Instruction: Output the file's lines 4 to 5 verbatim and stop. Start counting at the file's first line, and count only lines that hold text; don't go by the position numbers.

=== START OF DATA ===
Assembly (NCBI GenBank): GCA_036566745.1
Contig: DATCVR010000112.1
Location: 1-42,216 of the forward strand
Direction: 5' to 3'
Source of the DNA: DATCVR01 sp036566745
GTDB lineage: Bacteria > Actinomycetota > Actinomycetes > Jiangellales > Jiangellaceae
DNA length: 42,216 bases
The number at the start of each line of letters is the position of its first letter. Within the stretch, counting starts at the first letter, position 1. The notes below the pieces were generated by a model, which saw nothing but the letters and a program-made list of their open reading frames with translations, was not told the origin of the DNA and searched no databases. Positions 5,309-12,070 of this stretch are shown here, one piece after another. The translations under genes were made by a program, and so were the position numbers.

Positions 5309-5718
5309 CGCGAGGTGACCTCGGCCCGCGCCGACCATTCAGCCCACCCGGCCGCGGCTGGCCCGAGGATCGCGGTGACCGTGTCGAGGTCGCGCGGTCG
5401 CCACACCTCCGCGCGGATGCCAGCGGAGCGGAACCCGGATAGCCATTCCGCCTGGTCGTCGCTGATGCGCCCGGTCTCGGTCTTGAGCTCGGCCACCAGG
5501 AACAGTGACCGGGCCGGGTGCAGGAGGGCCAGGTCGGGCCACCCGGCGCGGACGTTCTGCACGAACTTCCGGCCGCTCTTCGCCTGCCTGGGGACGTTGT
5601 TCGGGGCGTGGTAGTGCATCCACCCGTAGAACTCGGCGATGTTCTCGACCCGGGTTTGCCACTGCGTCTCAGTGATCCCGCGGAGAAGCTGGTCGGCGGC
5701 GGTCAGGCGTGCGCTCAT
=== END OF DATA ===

Direction: 5' to 3'
Source of the DNA: DATCVR01 sp036566745